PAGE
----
Anyway, protagonist is Jonathan and the present-day narrative begins with him and a woman, Michelle, escaping from their apartment after the building had caught on fire during someone else shoot-out. Yes, if you paid attention to the text scroll, you’ll notice that she is not the woman he married, which should, in theory, have provided some intrigue. However, that’s not really the case. We get the aforementioned dream-flashback where we learn Natalya had gone infected and he had to kill her, before we’re left to relive the fight, but other than that, it’s not used for anything, and it really doesn’t affect his relationship with Michelle in any of the ways you could’ve expected. Michelle herself is practically the definition of a satellite character: I don’t really think we ever learn what family, if any, she had, what are her interests, or what she used to do before the apocalypse happened and she met Jonathan. There’s still some dialogue about them being in love and stuff, but it’s rather bland and easily forgettable, especially without these details. The occasional dialogue about the value of the little things in life is almost refreshingly low-key in comparison to the overblown lines so many other games go for, but doesn’t really change the weather.

Throughout the game, the only particularly important plot turns (besides the aforementioned dream-flashback) are the time when you meet a (non-infected) dog, and the time you encounter a group of other survivors (one of whom, Kessler, is also apparently a protagonist of a prequel). The dog is found quite early, and Michelle names it Lucky. It’s a nice touch, and very useful in battles, but doesn’t really change anything story-wise. The survivors force Jonathan to go alone to fetch supplies from a corner store at one point, holding Michelle hostage to ensure compliance: once he’s done they let them go and nothing much changes again. In fact, the exchanges with Kessler and co. are especially inert, the lot of them just saying obvious questions and receiving expected answers. All the dialogues from there until the ending are just bland, expected stuff. “You know the difference between these people and the two of us? We fight for something much more than simply surviving this.” Etc. etc. etc. It all cuts close to typical zombie media clichés, yet doesn’t really pretend they’re original, or tries to milk them for drama, and so instead of annoying you, they just fall flat. The ending, as it is, is also not really there: Jonathan and Michelle just reach the bridge to the outskirts of the city, a boss Infected charges them, and after defeating it, they leave the city and the game ends.

Given the low prominence of the storyline, as well as its short running time, I think the game could’ve worked a lot better if it incorporated non-linearity much like A Blurred Line did. If open-yet-inaccessible streets I mentioned earlier weren’t blocked off, but instead simply let you go in a different direction, encountering different people and doing different things, it would’ve immediately made everything a lot more interesting. That way, you could’ve not only gotten different dialogue between the duo and different character development, but also have gotten to learn more as to what had happened and how it could’ve been solved in each section, and with each alternate ending. Make things even more complex and allow storylines to diverge further by giving players a choice to stay with Kessler’s group, and similar choices if they go to different sections of the city, and Infection might’ve well managed to do something truly unique in this field and stand as great, bite-sized JRPG equivalent to Dead State.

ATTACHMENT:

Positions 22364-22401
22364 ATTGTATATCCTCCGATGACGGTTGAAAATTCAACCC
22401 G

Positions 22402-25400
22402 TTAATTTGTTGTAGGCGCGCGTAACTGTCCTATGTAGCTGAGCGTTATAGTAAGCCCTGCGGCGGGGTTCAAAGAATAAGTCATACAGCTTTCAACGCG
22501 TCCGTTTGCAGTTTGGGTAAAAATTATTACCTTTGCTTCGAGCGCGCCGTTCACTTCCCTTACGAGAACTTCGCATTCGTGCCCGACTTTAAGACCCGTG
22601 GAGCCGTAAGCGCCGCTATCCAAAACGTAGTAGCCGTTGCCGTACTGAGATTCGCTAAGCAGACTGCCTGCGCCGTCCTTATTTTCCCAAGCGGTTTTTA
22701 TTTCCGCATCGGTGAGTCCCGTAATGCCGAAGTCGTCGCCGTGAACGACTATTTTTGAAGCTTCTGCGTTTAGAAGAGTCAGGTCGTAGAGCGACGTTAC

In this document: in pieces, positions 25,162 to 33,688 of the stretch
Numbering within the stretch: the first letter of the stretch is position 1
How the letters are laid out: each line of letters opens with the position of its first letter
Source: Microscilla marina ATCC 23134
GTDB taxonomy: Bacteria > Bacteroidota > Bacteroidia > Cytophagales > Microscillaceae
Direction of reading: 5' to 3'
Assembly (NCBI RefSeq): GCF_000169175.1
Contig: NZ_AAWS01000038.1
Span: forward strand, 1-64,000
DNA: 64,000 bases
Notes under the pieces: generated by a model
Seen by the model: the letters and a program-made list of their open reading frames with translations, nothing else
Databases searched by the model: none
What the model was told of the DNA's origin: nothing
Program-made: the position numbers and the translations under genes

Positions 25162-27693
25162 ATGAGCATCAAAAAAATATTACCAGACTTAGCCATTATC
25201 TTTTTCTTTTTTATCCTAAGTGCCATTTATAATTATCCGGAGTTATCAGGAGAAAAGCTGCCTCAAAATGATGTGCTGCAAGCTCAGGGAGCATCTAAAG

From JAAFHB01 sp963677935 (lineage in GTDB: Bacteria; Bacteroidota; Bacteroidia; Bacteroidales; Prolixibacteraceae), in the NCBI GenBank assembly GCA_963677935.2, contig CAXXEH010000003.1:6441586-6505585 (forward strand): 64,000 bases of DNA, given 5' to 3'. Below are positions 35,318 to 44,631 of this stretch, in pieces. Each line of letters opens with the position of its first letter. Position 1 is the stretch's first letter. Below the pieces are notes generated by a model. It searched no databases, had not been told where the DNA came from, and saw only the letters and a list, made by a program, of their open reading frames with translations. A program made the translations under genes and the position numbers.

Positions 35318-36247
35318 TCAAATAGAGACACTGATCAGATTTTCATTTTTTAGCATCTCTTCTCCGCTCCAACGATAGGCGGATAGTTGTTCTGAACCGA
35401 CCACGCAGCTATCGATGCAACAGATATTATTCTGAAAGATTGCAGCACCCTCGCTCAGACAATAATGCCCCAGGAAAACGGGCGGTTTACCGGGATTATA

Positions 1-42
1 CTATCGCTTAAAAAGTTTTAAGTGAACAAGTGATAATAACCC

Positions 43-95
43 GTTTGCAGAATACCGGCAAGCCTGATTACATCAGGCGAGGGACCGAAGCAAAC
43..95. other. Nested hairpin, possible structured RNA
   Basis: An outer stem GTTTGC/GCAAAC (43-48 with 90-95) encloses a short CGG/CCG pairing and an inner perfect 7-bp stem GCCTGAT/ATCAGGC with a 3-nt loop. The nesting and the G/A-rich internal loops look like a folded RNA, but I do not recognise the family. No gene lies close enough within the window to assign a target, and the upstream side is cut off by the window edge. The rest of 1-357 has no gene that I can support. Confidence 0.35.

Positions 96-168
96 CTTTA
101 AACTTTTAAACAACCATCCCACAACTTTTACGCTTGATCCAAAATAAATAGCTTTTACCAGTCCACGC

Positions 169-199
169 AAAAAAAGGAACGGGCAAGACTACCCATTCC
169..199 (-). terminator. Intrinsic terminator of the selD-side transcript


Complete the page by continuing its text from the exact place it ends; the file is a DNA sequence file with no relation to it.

More work on the lore would’ve also helped it in getting there. Sure, making the apocalypse halfway plausible is something that takes a bit of work, but it’s not really insurmountable. As it is, the only bit of actual lore are the 2-3 Newspapers you can find, whose item description are the headlines like “Infections spreads across United States” or “White House Abandoned”. Actually letting us read them, with images shown for the front pages, would’ve been good. Same goes for the missing person boards you can come across in the subway stations. Other than that, adding some diaries and such into the flats and other buildings we can search would’ve been very helpful. In fact, the most affecting story moment is the time you’re in a flat, and can knock on a door locked from the inside, asking if anyone is there. Either there’s no answer, or you hear a soft murmur/shuffling sound, which somehow manages to unsettle in spite of you probably already ending dozens of zombies by that point.

Now, as usual in my reviews, here are some spelling errors for the developer to fix (assuming they haven’t already been fixed in the latest version):
Clam down
Recieve Shotgun Shell
Percise cut to the artery (Surgical Strike)
Were here instead of we’re here (during the ending sequence).